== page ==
(Image: Richard Spiropoulos)
Selecting a franchise concept and becoming a franchisee is no small feat. It’s not for kids. You are partnering with the company for at least 10 years and in many cases that franchise will be predominantly responsible for feeding you and your family and possibly putting your children through school.
If you didn’t do the proper homework and research and put in the requisite time to study the concept you’re about to throw all your savings into, you could get burned big time. And sometimes the buyer’s remorse after realizing you picked the wrong concept can be crippling.
We asked Jeff Lefler, CEO of Franchise Grade to give us five things potential franchisees should look out for before jumping into a franchise concept or system. Lefler has 15 years of small business experience, 10 of those in franchising.
His company looks out for and provides franchise investors the opportunity to grade three comparative franchise systems as part of their due diligence. The research, assessment, grading and reporting services correlate information from a diverse cross-section of stakeholders in different franchised industries: retail; manufacturing; finance; and service across North America.
Sort of like “franchise police” so to speak. Here are the five things he told us potential franchisees should be on the look out for.
He says when you start to look at a franchise you are investing in a business. You have to determine pretty early if you are comfortable with yourself as a business owner. It comes with a lot of risks and you need to ask yourself if you have the skills necessary to run the business. You’ll also need to consider your family situation and how they will be affected once you begin the investment.
That being said, here are five things to consider before going with a particular concept.
Health of the Franchisor
First thing to look out for is the health of the franchisor. Are they financially stable? Is the franchisor making money and will they grow as your business grows. You want to partner with a franchisor that is forward looking and has the ability to grow their business, which in turn is going to help you as a franchisee increase brand awareness.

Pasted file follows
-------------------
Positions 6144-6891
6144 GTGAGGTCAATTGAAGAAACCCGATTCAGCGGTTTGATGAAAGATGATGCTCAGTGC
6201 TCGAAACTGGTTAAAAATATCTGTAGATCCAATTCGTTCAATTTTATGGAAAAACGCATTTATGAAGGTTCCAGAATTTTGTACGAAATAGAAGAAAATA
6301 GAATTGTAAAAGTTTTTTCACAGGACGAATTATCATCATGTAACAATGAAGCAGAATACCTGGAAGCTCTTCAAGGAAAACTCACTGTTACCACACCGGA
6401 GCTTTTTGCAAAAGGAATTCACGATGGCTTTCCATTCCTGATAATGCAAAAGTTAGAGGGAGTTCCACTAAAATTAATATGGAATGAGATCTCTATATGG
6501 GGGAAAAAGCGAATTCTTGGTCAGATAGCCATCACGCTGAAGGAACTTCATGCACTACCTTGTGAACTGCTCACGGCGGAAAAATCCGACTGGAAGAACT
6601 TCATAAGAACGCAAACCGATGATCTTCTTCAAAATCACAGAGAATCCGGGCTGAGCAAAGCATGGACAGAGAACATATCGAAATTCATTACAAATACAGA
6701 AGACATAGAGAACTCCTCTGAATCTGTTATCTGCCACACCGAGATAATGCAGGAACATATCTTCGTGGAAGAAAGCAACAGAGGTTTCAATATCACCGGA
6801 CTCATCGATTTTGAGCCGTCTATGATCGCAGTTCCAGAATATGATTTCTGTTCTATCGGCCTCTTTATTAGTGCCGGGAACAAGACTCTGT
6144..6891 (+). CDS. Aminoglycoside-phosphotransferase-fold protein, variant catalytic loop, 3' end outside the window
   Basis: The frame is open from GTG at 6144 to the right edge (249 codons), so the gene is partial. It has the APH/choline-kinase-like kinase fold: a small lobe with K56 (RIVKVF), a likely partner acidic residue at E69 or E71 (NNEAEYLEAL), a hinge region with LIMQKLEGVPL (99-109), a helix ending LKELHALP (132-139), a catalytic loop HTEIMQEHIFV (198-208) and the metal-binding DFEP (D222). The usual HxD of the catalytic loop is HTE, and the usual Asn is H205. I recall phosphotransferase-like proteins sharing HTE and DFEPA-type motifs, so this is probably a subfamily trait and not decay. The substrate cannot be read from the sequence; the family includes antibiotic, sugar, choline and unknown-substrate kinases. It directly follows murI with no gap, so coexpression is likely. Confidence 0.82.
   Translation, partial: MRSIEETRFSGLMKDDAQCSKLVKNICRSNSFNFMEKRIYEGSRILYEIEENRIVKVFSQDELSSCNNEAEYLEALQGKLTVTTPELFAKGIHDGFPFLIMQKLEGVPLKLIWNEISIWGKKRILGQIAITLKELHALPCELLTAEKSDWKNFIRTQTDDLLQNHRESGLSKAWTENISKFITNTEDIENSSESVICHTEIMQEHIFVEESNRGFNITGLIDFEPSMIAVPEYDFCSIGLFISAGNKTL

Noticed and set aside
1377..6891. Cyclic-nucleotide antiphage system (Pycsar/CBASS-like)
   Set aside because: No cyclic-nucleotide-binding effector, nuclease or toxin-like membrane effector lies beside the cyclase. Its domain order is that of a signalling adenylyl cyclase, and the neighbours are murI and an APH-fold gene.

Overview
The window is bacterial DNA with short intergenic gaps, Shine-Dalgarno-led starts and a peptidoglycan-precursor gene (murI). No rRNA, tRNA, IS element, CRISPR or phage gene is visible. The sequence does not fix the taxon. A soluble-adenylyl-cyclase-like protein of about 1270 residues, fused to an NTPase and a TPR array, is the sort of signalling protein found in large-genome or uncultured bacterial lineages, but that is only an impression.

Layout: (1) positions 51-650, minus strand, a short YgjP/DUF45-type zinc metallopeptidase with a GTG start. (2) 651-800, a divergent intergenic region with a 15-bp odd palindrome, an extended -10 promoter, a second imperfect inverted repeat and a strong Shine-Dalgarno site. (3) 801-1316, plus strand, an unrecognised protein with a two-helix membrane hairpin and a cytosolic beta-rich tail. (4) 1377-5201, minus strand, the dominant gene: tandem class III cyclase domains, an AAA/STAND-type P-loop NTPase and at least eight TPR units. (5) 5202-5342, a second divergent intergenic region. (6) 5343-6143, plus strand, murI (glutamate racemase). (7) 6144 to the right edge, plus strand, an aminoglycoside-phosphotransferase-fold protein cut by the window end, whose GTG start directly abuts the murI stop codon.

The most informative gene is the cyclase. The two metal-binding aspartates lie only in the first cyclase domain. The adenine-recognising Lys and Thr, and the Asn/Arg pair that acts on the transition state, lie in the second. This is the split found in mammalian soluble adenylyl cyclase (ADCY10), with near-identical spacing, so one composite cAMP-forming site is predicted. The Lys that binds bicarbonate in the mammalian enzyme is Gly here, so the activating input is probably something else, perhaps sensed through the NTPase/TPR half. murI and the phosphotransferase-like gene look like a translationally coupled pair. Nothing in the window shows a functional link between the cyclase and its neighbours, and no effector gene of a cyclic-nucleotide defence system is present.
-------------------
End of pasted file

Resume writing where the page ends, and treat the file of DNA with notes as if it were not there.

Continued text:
You also have to be mindful of how much fees you are going to be paying as a franchisee. That’s another critical component. Looking into not just the royalties but some franchise systems or concepts have advertising fees that are either national advertising fees or local advertising fees. Other franchise systems have co-op fees and even minimum fees. Some systems require that no matter how much business you bring in you still have to pay X-amount minimum to the franchisor. It could be three to five thousand dollars a month as a minimum payment regardless of how much you sell. The concern with that is even though the royalty rate could be 6%, the amount of fees that are required could be as high as 14% or 18% sometimes even 20%. So for every $100 that you spend you are already committing $20 to franchisor fees.
Other Investors in the brand
You also have to look into whether or not there are a number of other investors investing into the brand. So looking at the franchisors unit growth through the course of three to five years. Are they growing? Do you see a positive growth in their systems.
Also keep an eye open for the franchisees that have exited. In their franchisor’s disclosure documents they list the number of terminations, the number of ceased operations and the number of franchisees that were reacquired by the franchisor. So by looking at that information you can also tell if there is some underlying issue and if a number of franchisees are exiting the business that’s obviously a red flag to wonder why so many are exiting the business.
Another thing to consider is the cost. Making sure you have enough working capital. Franchisors will list a certain amount of working capital but typically it’s under valued so assessing how much you’re going to need to keep your business open, keep your staff paid, making sure royalties are covered, just making sure you have the financial capability of sustaining a growth period of your business and you’ve got the working capital to succeed.